> vice president is Satan, and God is gay.
        >
        > There. Now I’ve written Frank Rich’s column too.
        >
        > So why I am writing Miss Dowd’s column today?
        > Simple.
        > Because I believe the 2008 election, unlike all
        > previous elections, is important. And a lot of
        > Americans feel confused about the current crop of
        > presidential candidates.
        >
        > For instance, Hillary Clinton. I can’t remember if
        > I’m
        > supposed to be scared of her so Democrats will think
        > they should nominate her when she’s actually easy to
        > beat, or if I’m supposed to be scared of her because
        > she’s legitimately scary.
        >
        > Or Rudy Giuliani. I can’t remember if I’m supposed
        > to
        > support him because he’s the one who can beat
        > Hillary
        > if she gets nominated, or if I’m supposed to support
        > him because he’s legitimately scary.
        >
        > And Fred Thompson. In my opinion “Law & Order” never
        > sufficiently explained why the Manhattan D.A. had an
        > accent like an Appalachian catfish wrestler.
        >
        > Well, suddenly an option is looming on the horizon.
        > And I don’t mean Al Gore (though he’s a world-class
        > loomer). First of all, I don’t think Nobel Prizes
        > should go to people I was seated next to at the
        > Emmys.
        > Second, winning the Nobel Prize does not
        > automatically
        > qualify you to be commander in chief. I think George
        > Bush has proved definitively that to be president,
        > you
        > don’t need to care about science, literature or
        > peace.
        >
        > While my hat is not presently in the ring, I should
        > also point out that it is not on my head. So where’s
        > that hat? (Hint: John McCain was seen passing one at
        > a
        > gas station to fuel up the Straight Talk Express.)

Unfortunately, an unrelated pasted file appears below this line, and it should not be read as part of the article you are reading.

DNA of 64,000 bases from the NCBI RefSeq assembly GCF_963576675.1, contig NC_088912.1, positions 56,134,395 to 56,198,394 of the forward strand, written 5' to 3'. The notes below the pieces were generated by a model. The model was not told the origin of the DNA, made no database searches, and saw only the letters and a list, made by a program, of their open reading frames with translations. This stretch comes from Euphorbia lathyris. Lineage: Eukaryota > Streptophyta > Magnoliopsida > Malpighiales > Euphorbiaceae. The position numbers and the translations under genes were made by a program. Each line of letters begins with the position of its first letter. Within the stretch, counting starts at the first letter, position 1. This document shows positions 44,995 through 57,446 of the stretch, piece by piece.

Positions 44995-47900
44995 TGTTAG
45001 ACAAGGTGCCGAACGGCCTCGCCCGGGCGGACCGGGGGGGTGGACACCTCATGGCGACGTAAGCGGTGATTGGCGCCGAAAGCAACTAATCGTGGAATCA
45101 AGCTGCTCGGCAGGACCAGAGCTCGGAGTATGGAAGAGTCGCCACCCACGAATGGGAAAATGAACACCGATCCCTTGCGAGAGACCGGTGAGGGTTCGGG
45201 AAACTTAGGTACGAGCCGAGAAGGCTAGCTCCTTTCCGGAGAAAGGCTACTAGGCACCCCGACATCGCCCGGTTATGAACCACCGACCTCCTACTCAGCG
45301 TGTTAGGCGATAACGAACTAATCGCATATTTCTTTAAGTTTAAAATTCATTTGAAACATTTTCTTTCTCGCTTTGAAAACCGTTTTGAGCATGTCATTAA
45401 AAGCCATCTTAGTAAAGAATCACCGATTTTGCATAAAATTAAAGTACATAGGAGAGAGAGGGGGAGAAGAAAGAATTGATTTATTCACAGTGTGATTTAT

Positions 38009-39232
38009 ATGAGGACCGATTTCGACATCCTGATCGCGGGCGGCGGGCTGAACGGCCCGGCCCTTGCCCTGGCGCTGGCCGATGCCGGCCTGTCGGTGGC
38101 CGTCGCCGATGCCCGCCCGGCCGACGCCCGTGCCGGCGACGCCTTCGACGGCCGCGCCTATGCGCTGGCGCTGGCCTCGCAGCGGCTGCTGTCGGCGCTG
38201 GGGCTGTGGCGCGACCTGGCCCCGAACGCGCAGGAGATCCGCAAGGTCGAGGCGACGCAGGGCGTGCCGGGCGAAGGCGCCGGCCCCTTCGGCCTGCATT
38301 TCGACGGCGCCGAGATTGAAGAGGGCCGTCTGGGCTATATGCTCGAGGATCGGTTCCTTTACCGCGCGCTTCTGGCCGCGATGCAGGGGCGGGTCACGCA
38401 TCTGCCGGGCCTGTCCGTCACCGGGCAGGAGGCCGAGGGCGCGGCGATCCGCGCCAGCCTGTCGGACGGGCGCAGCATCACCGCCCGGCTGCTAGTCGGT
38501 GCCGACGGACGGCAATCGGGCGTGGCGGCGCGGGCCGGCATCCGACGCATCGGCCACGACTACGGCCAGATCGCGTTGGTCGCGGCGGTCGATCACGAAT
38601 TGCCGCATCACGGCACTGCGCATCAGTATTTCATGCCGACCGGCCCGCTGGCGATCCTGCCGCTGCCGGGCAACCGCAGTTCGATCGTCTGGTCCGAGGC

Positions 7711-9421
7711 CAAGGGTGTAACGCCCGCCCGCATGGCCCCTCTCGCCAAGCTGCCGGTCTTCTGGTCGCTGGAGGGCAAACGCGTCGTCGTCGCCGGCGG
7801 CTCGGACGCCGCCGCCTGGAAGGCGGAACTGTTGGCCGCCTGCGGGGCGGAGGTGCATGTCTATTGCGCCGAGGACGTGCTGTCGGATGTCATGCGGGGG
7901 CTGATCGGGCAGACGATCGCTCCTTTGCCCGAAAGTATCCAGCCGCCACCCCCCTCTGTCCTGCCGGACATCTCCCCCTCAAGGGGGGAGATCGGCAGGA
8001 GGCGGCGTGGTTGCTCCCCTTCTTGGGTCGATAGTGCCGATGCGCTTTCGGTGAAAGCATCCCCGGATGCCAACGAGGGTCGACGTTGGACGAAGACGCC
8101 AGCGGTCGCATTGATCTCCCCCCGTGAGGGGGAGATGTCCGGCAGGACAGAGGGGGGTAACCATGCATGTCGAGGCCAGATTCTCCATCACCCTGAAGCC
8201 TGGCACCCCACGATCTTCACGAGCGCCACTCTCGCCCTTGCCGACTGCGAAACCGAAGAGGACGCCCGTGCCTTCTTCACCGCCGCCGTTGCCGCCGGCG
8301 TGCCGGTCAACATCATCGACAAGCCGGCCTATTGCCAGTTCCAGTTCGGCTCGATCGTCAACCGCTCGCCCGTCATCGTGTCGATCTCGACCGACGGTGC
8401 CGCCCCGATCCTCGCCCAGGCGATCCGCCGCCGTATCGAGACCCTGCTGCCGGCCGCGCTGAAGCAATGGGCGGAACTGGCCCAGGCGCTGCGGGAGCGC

>
        > Others point to my new bestseller, “I Am America
        > (And
        > So Can You!)” noting that many candidates test the
        > waters with a book first. Just look at Barack Obama,
        > John Edwards or O. J. Simpson.
        >
        > Look at the moral guidance I offer. On faith: “After
        > Jesus was born, the Old Testament basically became a
        > way for Bible publishers to keep their word count
        > up.”
        > On gender: “The sooner we accept the basic
        > differences
        > between men and women, the sooner we can stop
        > arguing
        > about it and start having sex.” On race: “While skin
        > and race are often synonymous, skin cleansing is
        > good,
        > race cleansing is bad.” On the elderly: “They look
        > like lizards.”
        >
        > Our nation is at a Fork in the Road. Some say we
        > should go Left; some say go Right. I say, “Doesn’t
        > this thing have a reverse gear?” Let’s back this
        > country up to a time before there were forks in the
        > road — or even roads. Or forks, for that matter. I
        > want to return to a simpler America where we ate our
        > meat off the end of a sharpened stick.
        >
        > Let me regurgitate: I know why you want me to run,
        > and
        > I hear your clamor. I share Americans’ nostalgia for
        > an era when you not only could tell a man by the cut
        > of his jib, but the jib industry hadn’t yet fled to
        > Guangdong. And I don’t intend to tease you for weeks
        > the way Newt Gingrich did, saying that if his
        > supporters raised $30 million, he would run for
        > president. I would run for 15 million. Cash.
        >
        > Nevertheless, I am not ready to announce yet — even
        > though it’s clear that the voters are desperate for
        > a
        > white, male, middle-aged, Jesus-trumpeting
        > alternative.
        >
        > What do I offer? Hope for the common man. Because I
        > am
        > not the Anointed or the Inevitable. I am just an
        > Average Joe like you — if you have a TV show.
        >